The Evening News revealed last month that light-rail company Trampower had offered to build the complete line to Newhaven within the same £776 million budget while causing less disruption.
But council officials have now highlighted an incident in a 2007 trial of Trampower vehicles, when one developed a fault and burst into flames, as one of the reasons the bid will be going no further.
Today, Trampower’s technical director, Professor Lewis Lesley, hit back by claiming the tram fire was “industrial espionage” and that it was irrelevant as it involved a vehicle rather than the track.
Councillor Gordon Mackenzie, the city’s transport leader, however, was adamant the city has made the right decision.
He said: “For contractual and technical reasons, I do not think Trampower’s offer is credible. We are in a contract with Bilfinger Berger and Prof Lesley knew that when we spoke to him.
“On the technical part, the [Trampower] LR55 rail is pretty unproven. They have had a small short section in Sheffield for years but no-one else has adopted that.”
Regarding the Blackpool tram fire, Cllr Mackenzie said: “What Trampower are proposing is track, not vehicles, but they have made claims in the past about being able to deliver vehicles and clearly that has been shown to be problematic for them, so it casts doubt on other claims they have given.
“I’m not writing it off because they have had problems with vehicles, I’m just saying it does not give sufficient confidence in what they can deliver.
“Frankly, the lack of substantial evidence that this would work in Edinburgh, on top of the contractual position, means it is not a credible option.”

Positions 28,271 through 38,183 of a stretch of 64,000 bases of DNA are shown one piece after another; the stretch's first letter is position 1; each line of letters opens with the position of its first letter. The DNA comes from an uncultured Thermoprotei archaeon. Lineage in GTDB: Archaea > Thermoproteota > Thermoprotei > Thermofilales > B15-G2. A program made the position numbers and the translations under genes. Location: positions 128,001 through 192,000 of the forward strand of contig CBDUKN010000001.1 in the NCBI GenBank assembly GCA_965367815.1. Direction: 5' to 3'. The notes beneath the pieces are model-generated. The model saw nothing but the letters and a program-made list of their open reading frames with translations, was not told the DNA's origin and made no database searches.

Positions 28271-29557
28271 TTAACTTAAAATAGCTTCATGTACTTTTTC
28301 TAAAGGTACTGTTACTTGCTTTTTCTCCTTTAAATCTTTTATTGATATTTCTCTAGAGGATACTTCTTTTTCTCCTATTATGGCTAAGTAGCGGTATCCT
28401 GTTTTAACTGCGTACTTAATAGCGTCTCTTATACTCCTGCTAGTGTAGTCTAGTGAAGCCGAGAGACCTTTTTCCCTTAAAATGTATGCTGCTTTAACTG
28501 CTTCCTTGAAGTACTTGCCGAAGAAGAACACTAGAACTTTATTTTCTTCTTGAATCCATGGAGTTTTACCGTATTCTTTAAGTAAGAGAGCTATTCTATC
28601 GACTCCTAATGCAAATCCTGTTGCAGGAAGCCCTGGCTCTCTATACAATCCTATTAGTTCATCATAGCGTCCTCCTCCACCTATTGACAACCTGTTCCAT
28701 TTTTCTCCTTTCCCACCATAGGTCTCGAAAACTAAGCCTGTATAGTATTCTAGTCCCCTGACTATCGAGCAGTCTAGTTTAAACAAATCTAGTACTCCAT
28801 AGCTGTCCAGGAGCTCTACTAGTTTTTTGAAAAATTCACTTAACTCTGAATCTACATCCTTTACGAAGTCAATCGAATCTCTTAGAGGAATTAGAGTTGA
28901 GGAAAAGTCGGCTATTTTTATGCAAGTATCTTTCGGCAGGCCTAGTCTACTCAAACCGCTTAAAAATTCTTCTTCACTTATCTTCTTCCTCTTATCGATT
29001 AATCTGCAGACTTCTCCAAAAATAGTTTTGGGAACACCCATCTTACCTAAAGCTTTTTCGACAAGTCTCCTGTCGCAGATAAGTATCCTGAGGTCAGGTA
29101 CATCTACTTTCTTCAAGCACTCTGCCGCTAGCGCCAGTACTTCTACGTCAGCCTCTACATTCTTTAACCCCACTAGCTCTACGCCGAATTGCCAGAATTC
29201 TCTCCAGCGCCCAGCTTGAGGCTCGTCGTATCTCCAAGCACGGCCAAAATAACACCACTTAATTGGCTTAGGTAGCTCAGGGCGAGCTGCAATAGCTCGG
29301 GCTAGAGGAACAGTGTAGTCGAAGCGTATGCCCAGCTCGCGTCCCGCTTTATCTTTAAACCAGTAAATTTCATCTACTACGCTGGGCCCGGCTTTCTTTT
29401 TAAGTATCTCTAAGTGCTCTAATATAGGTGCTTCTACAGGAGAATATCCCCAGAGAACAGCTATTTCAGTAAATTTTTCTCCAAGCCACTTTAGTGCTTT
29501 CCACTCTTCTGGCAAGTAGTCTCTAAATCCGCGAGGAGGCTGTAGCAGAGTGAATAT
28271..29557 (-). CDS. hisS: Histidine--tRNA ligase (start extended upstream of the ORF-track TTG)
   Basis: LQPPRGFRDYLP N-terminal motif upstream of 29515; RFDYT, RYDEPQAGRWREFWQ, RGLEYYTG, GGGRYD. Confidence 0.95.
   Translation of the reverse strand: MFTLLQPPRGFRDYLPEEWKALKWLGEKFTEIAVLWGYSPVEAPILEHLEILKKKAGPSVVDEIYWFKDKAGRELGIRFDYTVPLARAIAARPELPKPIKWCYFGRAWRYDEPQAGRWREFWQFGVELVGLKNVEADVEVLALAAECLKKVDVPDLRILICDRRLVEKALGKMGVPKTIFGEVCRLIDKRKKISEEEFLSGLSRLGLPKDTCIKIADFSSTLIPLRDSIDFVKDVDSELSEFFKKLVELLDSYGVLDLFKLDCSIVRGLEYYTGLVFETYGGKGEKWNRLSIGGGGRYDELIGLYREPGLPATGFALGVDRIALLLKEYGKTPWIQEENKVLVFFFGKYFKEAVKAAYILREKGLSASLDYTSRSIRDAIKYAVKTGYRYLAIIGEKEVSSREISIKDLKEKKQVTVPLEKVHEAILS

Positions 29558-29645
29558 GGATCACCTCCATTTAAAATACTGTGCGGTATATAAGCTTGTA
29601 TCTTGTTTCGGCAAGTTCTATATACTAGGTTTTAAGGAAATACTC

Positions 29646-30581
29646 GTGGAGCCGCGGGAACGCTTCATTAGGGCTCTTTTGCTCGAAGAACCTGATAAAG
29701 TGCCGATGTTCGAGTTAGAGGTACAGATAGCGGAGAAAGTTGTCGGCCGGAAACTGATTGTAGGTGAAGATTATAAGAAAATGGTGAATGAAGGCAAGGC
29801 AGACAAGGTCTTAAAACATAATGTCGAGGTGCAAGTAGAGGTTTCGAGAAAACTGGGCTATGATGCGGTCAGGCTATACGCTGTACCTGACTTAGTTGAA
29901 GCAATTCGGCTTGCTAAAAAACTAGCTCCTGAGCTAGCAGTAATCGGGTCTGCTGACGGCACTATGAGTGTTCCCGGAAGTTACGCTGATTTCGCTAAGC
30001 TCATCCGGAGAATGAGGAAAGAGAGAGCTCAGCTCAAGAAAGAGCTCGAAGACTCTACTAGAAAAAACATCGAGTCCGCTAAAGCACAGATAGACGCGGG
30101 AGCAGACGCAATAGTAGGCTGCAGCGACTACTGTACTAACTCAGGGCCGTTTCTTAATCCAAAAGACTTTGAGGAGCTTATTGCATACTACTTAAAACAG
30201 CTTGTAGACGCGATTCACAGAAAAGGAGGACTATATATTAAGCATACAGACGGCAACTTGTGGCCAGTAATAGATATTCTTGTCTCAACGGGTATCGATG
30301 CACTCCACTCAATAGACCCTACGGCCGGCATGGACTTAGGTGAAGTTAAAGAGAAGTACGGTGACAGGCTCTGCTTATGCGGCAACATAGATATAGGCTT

City leaders only said at the time that they took the view that the construction consortium headed by Bilfinger Berger remained “best suited” to build the Edinburgh tram system
But it is now understood that officials have carried out extensive work into Trampower’s ability to provide the deal.
Prof Lesley today insisted that his figures were realistic – and said the fire in Blackpool had nothing to do with the proposals for Edinburgh, where the company wanted to build a track rather than the trams.
He claimed that the fire was down to “industrial espionage”, and added: “158 cars catch fire every day in Britain.
“If anybody is worried about a tram fire, which is very rare, they ought to not worry as it is more likely they’ll have a fire in their car.” Prof Lesley proposed an “LR55” track that he said would result in much less of the road needing to be dug up, as it lays a large kerb that the tram track effectively sits in, meaning virtually no utility diversions would be needed.
BRUM DEAL FOR CAPITAL FLEET FIRM
The Spanish firm that built Edinburgh’s tram vehicles has been chosen to build a fleet for the Midlands.
CAC was responsible for building the 27-strong fleet of Edinburgh trams lying in storage at Gogar and West Lothian while officials press ahead with getting the scheme back on track.
The firm has now also been named as preferred bidder for the new Midland Metro, to supply up to 25 Urbos 3 trams in a deal worth in the region of £40 million.
The deal has been agreed following a decision to extend the tram line by nearly one mile in Birmingham.